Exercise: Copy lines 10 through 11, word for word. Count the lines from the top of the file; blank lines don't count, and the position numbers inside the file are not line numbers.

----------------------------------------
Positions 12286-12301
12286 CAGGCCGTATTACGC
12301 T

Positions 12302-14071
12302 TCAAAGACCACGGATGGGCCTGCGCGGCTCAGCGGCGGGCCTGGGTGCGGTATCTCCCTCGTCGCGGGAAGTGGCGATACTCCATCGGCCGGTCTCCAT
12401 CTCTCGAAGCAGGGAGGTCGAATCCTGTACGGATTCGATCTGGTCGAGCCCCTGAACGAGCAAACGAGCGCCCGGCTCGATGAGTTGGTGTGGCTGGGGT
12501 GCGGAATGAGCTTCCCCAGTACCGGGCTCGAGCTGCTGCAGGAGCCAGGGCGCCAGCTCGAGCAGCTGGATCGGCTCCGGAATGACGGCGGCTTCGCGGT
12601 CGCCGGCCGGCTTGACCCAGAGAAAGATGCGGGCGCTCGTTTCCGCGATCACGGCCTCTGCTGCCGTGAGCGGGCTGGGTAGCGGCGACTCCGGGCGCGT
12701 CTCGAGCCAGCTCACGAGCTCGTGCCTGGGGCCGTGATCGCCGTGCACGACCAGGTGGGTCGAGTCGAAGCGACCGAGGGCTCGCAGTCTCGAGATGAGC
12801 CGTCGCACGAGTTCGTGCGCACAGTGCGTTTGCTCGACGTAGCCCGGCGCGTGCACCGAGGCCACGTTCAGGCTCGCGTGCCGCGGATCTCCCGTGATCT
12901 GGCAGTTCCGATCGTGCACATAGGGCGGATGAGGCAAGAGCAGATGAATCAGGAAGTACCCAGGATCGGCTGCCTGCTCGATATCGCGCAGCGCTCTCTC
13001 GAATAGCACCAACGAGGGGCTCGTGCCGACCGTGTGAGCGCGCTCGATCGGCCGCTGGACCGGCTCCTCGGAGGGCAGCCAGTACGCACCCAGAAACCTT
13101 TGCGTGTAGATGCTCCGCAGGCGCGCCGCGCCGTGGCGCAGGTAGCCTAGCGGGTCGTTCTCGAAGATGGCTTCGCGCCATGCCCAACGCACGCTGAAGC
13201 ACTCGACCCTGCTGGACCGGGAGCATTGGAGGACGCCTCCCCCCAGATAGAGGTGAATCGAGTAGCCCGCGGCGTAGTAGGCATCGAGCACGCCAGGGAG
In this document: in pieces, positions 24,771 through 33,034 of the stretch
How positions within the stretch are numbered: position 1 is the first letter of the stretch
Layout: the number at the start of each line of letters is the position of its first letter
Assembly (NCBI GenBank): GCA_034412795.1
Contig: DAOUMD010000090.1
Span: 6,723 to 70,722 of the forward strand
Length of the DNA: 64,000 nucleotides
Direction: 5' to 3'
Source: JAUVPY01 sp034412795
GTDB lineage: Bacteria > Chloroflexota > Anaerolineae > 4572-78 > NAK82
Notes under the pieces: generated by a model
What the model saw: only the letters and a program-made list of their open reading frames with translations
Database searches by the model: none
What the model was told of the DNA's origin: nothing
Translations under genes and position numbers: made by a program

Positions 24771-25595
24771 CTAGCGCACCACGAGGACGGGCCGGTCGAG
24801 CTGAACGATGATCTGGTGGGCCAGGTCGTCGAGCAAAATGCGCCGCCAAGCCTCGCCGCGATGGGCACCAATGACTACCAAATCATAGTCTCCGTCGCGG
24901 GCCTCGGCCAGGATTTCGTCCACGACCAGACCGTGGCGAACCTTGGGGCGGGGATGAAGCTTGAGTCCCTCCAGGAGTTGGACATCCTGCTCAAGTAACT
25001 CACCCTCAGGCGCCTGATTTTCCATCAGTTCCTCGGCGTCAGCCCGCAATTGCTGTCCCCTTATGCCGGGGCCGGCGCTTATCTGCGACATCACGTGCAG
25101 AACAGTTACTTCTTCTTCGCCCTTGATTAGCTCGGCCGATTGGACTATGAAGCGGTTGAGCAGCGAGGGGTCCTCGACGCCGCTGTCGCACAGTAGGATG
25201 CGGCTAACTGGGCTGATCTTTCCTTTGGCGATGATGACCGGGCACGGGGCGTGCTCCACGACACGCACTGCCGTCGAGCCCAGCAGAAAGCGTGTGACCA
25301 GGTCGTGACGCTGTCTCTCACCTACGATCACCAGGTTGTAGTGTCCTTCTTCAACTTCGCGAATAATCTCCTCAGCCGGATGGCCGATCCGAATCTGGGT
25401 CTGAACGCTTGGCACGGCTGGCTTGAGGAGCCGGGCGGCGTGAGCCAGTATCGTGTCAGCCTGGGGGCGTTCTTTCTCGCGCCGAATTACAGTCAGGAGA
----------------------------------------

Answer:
12801 CGTCGCACGAGTTCGTGCGCACAGTGCGTTTGCTCGACGTAGCCCGGCGCGTGCACCGAGGCCACGTTCAGGCTCGCGTGCCGCGGATCTCCCGTGATCT
12901 GGCAGTTCCGATCGTGCACATAGGGCGGATGAGGCAAGAGCAGATGAATCAGGAAGTACCCAGGATCGGCTGCCTGCTCGATATCGCGCAGCGCTCTCTC